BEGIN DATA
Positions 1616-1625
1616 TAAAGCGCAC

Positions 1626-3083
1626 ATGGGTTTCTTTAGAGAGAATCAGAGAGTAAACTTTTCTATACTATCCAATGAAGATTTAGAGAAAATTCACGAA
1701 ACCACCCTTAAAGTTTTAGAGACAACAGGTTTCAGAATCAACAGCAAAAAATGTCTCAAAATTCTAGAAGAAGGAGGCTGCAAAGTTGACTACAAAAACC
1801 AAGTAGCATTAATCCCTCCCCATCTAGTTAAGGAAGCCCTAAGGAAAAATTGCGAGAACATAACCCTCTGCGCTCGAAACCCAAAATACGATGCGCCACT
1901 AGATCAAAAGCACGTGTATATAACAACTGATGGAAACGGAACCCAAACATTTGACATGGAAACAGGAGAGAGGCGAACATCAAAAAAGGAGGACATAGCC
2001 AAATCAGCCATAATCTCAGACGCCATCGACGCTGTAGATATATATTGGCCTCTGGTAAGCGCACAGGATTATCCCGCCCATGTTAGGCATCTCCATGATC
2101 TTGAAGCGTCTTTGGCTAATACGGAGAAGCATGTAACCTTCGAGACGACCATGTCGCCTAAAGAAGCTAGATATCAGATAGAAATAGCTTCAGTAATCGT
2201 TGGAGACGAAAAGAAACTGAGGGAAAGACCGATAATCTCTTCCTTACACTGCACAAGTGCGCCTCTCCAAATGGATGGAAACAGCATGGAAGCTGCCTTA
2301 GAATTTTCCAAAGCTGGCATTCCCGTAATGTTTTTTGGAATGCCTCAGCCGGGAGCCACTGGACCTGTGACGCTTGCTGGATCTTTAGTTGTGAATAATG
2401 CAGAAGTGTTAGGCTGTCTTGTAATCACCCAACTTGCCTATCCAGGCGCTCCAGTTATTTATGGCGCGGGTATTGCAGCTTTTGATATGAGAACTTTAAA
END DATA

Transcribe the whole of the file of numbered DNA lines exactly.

Positions 1616-1625
1616 TAAAGCGCAC

Positions 1626-3083
1626 ATGGGTTTCTTTAGAGAGAATCAGAGAGTAAACTTTTCTATACTATCCAATGAAGATTTAGAGAAAATTCACGAA
1701 ACCACCCTTAAAGTTTTAGAGACAACAGGTTTCAGAATCAACAGCAAAAAATGTCTCAAAATTCTAGAAGAAGGAGGCTGCAAAGTTGACTACAAAAACC
1801 AAGTAGCATTAATCCCTCCCCATCTAGTTAAGGAAGCCCTAAGGAAAAATTGCGAGAACATAACCCTCTGCGCTCGAAACCCAAAATACGATGCGCCACT
1901 AGATCAAAAGCACGTGTATATAACAACTGATGGAAACGGAACCCAAACATTTGACATGGAAACAGGAGAGAGGCGAACATCAAAAAAGGAGGACATAGCC
2001 AAATCAGCCATAATCTCAGACGCCATCGACGCTGTAGATATATATTGGCCTCTGGTAAGCGCACAGGATTATCCCGCCCATGTTAGGCATCTCCATGATC
2101 TTGAAGCGTCTTTGGCTAATACGGAGAAGCATGTAACCTTCGAGACGACCATGTCGCCTAAAGAAGCTAGATATCAGATAGAAATAGCTTCAGTAATCGT
2201 TGGAGACGAAAAGAAACTGAGGGAAAGACCGATAATCTCTTCCTTACACTGCACAAGTGCGCCTCTCCAAATGGATGGAAACAGCATGGAAGCTGCCTTA
2301 GAATTTTCCAAAGCTGGCATTCCCGTAATGTTTTTTGGAATGCCTCAGCCGGGAGCCACTGGACCTGTGACGCTTGCTGGATCTTTAGTTGTGAATAATG
2401 CAGAAGTGTTAGGCTGTCTTGTAATCACCCAACTTGCCTATCCAGGCGCTCCAGTTATTTATGGCGCGGGTATTGCAGCTTTTGATATGAGAACTTTAAA